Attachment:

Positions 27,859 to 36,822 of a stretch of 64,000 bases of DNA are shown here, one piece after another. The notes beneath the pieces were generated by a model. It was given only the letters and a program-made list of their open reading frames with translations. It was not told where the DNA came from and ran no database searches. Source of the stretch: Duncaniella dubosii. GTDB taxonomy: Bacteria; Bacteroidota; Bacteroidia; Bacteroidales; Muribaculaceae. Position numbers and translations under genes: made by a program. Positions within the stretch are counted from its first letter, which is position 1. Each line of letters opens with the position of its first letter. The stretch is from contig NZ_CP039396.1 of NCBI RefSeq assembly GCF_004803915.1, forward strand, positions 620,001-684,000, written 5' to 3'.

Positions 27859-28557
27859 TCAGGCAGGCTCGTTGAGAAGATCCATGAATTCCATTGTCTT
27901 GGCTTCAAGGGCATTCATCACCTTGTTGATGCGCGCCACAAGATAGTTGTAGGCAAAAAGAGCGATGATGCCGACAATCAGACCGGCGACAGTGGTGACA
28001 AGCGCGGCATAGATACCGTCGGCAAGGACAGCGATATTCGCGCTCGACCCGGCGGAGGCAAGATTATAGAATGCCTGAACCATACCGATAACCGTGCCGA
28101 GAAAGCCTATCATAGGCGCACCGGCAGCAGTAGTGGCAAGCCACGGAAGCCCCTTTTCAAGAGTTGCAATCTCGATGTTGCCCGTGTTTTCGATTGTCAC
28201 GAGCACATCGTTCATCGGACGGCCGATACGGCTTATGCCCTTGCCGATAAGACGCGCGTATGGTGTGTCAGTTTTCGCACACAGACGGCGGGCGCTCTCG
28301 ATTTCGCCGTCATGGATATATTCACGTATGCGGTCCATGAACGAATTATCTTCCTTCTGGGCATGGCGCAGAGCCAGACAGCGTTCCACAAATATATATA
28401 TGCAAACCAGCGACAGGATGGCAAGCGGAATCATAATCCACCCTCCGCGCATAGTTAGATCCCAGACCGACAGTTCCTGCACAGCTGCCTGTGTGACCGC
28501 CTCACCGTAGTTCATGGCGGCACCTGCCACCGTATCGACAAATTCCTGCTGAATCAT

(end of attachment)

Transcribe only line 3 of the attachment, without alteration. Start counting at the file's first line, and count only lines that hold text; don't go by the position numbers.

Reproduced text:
27859 TCAGGCAGGCTCGTTGAGAAGATCCATGAATTCCATTGTCTT